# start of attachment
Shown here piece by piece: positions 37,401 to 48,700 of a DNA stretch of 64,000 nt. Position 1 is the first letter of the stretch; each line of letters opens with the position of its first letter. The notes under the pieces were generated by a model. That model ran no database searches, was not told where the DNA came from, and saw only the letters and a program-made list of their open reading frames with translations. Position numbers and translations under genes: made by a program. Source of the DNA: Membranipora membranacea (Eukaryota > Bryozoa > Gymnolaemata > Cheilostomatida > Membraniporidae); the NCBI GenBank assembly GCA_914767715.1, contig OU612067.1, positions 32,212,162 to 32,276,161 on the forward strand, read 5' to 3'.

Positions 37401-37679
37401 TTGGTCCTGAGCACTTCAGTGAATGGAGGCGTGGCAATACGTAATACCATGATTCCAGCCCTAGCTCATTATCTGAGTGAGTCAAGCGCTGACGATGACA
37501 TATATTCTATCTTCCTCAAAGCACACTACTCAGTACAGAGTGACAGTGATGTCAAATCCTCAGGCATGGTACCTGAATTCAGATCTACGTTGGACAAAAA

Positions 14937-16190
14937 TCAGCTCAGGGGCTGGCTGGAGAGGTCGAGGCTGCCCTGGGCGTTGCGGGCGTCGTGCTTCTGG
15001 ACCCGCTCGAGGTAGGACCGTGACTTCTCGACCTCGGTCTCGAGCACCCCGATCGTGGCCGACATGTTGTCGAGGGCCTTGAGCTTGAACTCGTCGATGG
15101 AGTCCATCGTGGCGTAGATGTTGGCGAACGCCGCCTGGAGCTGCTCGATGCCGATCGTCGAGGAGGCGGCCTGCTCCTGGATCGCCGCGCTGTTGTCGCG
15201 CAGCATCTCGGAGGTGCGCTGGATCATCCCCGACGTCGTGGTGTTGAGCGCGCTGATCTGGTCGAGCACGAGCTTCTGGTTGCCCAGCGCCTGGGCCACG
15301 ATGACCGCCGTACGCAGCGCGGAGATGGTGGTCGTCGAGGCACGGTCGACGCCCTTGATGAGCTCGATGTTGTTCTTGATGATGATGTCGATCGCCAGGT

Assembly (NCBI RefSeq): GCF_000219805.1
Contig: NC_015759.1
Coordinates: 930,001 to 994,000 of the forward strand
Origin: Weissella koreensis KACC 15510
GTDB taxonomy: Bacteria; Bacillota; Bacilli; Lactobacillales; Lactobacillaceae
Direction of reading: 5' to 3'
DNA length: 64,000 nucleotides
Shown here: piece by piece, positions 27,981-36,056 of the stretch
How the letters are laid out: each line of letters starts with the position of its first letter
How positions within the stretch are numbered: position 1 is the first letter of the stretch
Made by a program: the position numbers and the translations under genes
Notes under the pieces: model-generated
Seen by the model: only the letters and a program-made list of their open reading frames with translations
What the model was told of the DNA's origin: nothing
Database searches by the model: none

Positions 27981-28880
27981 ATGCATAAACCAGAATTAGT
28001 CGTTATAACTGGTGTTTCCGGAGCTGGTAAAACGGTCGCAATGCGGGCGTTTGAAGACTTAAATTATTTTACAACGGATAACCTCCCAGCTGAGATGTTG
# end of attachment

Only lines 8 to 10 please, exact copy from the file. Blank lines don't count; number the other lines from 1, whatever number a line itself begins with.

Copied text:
15101 AGTCCATCGTGGCGTAGATGTTGGCGAACGCCGCCTGGAGCTGCTCGATGCCGATCGTCGAGGAGGCGGCCTGCTCCTGGATCGCCGCGCTGTTGTCGCG
15201 CAGCATCTCGGAGGTGCGCTGGATCATCCCCGACGTCGTGGTGTTGAGCGCGCTGATCTGGTCGAGCACGAGCTTCTGGTTGCCCAGCGCCTGGGCCACG
15301 ATGACCGCCGTACGCAGCGCGGAGATGGTGGTCGTCGAGGCACGGTCGACGCCCTTGATGAGCTCGATGTTGTTCTTGATGATGATGTCGATCGCCAGGT